So, as if it wasn’t enough that Hurricane Irene is bearing down on us and is going to take all our peanuts, now we also need to be worried about our peanut storehouses being knocked down by earthquakes. People all over the east coast felt the quake, which measured 5.8 on the Richter magnitude scale, which (according to Wikipedia) means it can “cause major damage to poorly constructed buildings over small regions.” I have spent a goodly amount of time in rural Virginia, and I have to be honest: I have seen some poorly constructed buildings that would be at risk. Anybody who’s ever been to Goochland, VA, knows what I’m talking about. (Again, I’m not joking: Goochland, VA, is a real place). This morning I heard on the radio that the Washington Monument (not to be confused with the “Stonewall Jackson’s Arm Monument”) in DC was damaged, and will be closed indefinitely. All over the country, middle schoolers preparing for their eighth grade trip to Washington are crestfallen. (Raise your hand if you got that joke…well done).
And as long as our crests are falling, I regret to be the one to inform you that cases of West Nile Virus have been reported in Florida. If you live in Florida, I recommend you hide under a blanket in your house with the lights off until winter. The death-bringer mosquitoes are out there!
I don’t mean to be cruel, but the news that Florida is infested with potentially deadly mosquitoes gives me reason to suggest this radical solution: let’s make a line from Panama City to St. Augustine and just cut off the rest of Florida. Divide the panhandle into two parts (one part for Alabama, one for Georgia), and just let the rest of the Sunshine State float off towards Cuba. We’d lose the Miami Dolphins, but would anyone really be that bummed out?
Plus, Florida is full of rattlesnakes, so that’s another good reason to get rid of it. And as if it wasn’t enough that they’re there, soon the government is going to be protecting them.
So while the government is taking some snakes off of the endangered species list (and making monuments to a dude’s arm), they are adding the Eastern diamondback rattlesnake (Crotalus adamanteus) to the protected list. The Eastern diamondback is, by the way, the biggest venomous snake in North America. It’s a big gnarly snake. And where do they live? Florida.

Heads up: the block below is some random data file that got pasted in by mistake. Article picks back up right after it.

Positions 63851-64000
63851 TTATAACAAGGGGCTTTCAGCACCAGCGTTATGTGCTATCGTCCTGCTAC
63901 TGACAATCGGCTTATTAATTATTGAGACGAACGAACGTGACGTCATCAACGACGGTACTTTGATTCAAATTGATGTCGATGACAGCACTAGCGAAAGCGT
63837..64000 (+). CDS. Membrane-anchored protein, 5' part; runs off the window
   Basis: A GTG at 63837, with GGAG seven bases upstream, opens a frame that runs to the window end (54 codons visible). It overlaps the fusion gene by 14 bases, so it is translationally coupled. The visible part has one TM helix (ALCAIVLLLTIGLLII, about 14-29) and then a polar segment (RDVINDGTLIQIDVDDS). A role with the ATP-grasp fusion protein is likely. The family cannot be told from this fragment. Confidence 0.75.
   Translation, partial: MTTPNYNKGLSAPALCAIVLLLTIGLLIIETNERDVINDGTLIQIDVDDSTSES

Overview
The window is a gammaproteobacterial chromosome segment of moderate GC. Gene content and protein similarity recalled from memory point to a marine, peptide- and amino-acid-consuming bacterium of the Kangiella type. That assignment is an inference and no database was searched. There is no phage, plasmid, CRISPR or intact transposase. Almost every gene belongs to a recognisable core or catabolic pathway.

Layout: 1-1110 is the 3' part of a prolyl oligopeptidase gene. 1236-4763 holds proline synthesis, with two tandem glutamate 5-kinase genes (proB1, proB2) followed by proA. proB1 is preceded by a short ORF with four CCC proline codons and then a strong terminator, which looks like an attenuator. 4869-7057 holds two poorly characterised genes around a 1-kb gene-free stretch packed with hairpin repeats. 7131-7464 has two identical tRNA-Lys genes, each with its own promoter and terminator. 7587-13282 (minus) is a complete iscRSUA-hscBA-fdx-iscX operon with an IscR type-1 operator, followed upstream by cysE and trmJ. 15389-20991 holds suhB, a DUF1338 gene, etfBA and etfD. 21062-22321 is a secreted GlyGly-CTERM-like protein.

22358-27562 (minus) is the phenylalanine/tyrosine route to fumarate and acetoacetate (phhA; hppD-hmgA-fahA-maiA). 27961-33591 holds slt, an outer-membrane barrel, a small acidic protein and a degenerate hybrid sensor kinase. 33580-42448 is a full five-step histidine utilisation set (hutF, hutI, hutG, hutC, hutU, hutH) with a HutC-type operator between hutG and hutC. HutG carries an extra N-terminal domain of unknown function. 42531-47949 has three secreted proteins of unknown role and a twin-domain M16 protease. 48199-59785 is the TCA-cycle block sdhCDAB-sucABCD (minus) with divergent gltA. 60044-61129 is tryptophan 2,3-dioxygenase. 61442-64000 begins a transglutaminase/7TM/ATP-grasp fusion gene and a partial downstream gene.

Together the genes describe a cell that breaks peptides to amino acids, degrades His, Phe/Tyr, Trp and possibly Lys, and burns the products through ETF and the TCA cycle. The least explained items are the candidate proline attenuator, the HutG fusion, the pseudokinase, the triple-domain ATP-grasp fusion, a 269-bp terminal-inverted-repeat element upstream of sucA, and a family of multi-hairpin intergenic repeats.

I’m telling you, people: a line from Panama City to St. Augustine and a giant pair of scissors. It would solve all of our snake- and mosquito-related problems.
And while we may have mosquito problems and snakes problems, we do not have any outer space problems, since NASA canceled the space shuttle program. The Russians, on the other hand, have outer space problems. Their space ships are exploding.
The unmanned Russian space shuttle “Progress” was making its way up to the International Space Station to take the astronauts some goodies, when it exploded and dropped debris all over Siberia. (@RussianSpaceProgram: “Oops. Sorry Siberia. #epicfail #mybad”). Fortunately, no one was killed (“Progress” was an automaton). On the other hand, “Progress” was filled with food (necessary for life) and oxygen (necessary for life) for the astronauts on board the I.S.S. There is no word yet on how the cosmonauts on the International Space Station will survive without food and oxygen, or how Russia plans to get those things up to them ASAP. But if the Russians promise to be home by midnight, they might be able to borrow the space shuttle Atlantis. It’s in the garage next to the minivan. The keys are on the kitchen counter.
(Alternate title for this article: “Goochland, VA”)
Keep a good heart; the worst is yet to come.
August 23, 2011 § Leave a comment
SPECIAL KIDS OF THE RECESSION GIVEAWAY FESTIVAL BONANZA OF FREE JOYFULNESS! Now with chest bumps!
Want some actual original hand-drawn Kids of the Recession cartoons and T. rexes? I am going to give away some artwork (if it can be called “artwork”) randomly over the next couple of weeks to people who follow Kids of the Recession on Facebook. Bonus points for following Handsome Frank, too.
It’s like Etsy, but it’s free!
Keep a good heart; the worst is yet to come.